My question is about how dangerous a momentary amount of current is vs the duration. Like is there a reasonably consistent relationship between current duration through the body and relative danger? I.e. 1 amp for 1 second vs 0.01 amps for 100 seconds. I imagine that's a bit complex to determine, but otherwise is there a duration for which a normally deadly amperage would shock someone but not cause a heart attack? I read an article about research into a possible electric weapon that would shock someone on the scale of nanoseconds to stun them without risking killing them.
Details on unidirectional short pulses (<10 ms).
Of less interest if considering typical waveforms of supply distribution and equipment, but covering waveforms purposely generated, capacitor discharge, arc phenomena.
Ref. IEC 60479-2 (2007)
For short pulses the standard indicates the energy as the main factor to determine if fibrillation may occur. So for pulses of various shapes (rectangular, half sinusoidal cycle, decaying exponential) the key parameters are dc peak value (rect pulse), rms and peak value (sinus pulse), rms calculated over 3*tau and peak value (expon pulse).
The energy is always the square of dc or rms value multiplied by duration (for the exponential pulse duration is 3*tau).
The threshold of pain for current flowing between extremities is in the order of 0.0001 A2s (Ampere squared second).
Ventricular fibrillation has been determined to occur following the curves below.
Above C1 up to C2: low risk of fibrillation (up to 5% of probability);
Above C2 up to C3: average risk of fibrillation (up to 50% of probability);
Above C3: high risk of fibrillation (more than 50% probability).
Of course and it is disciplined by different standards in different countries. I am used to IEC standards, so IEC 60479-1 is the reference for current-duration limits, distinguishing between perceivable intensity, peripheral muscular effects, more serious effects, e.g. on heart, injury, death. See IEC 60479-1 Figure 20 and 22 below for ac and dc systems, respectively, and Table 11 and 13, again for ac and dc, for interpretation. ...
Except special cases with such a specific application that needs starting back from the fundamentals (i.e. current intensity mentioned above), electrical safety is usually assured by limits of touch voltage and step voltage, in steady and transient conditions. This means that you estimate touch voltage for a conductive part (enclosure, cable shield, pipe, etc.) with a recognized method (in the standards or known electrotechnics), and then you compare it to limits (in the standards).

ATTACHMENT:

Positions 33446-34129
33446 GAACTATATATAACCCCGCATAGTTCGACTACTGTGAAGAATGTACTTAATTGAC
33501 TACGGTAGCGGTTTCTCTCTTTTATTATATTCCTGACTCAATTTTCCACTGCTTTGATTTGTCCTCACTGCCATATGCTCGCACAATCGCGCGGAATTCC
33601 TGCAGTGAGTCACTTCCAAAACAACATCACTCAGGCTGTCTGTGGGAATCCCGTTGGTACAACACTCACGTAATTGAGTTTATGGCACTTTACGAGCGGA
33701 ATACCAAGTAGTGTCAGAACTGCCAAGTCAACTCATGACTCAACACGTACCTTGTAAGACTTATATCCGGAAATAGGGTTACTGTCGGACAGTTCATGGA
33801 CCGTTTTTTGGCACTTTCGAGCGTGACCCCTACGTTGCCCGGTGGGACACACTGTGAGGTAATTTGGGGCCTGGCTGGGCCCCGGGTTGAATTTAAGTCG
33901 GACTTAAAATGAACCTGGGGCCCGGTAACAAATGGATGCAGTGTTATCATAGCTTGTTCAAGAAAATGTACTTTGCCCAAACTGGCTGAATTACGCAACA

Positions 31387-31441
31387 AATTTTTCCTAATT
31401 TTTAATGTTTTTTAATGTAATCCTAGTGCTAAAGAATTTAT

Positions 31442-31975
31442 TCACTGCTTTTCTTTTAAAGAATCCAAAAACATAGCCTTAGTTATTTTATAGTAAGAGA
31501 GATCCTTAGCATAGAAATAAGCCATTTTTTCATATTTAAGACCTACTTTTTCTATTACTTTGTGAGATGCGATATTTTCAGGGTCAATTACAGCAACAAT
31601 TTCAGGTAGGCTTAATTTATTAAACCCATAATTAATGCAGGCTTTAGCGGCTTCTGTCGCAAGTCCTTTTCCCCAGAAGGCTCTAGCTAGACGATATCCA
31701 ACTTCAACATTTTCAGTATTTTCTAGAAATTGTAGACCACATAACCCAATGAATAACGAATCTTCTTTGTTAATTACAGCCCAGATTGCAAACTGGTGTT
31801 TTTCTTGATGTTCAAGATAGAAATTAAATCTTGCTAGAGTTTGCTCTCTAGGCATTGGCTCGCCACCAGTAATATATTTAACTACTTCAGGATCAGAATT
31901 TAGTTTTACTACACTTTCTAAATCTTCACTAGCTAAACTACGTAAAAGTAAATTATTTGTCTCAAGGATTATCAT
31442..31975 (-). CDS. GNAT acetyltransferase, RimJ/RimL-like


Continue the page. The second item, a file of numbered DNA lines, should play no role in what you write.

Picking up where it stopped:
- calculation of induction (magnetic field coupling from a power line) onto a conductive part (e.g. pipe, cable, fence, handrail);
- estimation of maximum voltage occurring in various configurations of leakage and failure inside equipment: it's a sort of safety case, but you almost always end up with the largest supply voltage; internal step-up transformers, HV converters, etc, shall be treated separately, considering energy, maximum delivered current, etc to assess if they may be dangerous
- calculation of voltage drop along earthing conductors (such as reinforcement rebars, a concrete floor, etc.) to estimate step voltage, that is the voltage difference between the feet of a person that is walking, working, etc. In this case a good standard is IEEE Std. 80, focusing on power stations/substations.
Calculation methods are more or less all in agreement, but standards may indicate different scenarios, different assumptions. This is what distinguishes applications: for residential applications the IEC 60364-4-41 may be more restrictive than EN 50122-1 for railways; for equipment, depending on use and the desired safety level you might have IEC 61010-1, IEC 60950, etc, instructing differently on the type of safety case and analysis they deem appropriate. An example of differences between parameters used for calculations is the assumed resistance for the victim: depending on hand touch voltage, step voltage between feet, likely wet environment, worker with good protecting equipment, skilled and in good health, etc.
To simplify, if limits only are considered, we may have different voltage-time curves, where lower voltages are tolerated for longer times. EN 50122-1 tables for ac and dc systems follow.
IEC 60364-4-41 assumes typical LV voltage levels and 50/60 Hz, thus giving a smaller range of tripping times (Table 41.1). They also specify on which current level a circuit breaker for leakage to ground (RCD, residual current protective device) shall trip: as said, 50 mA may kill you, thus 30 mA or less are normally adopted.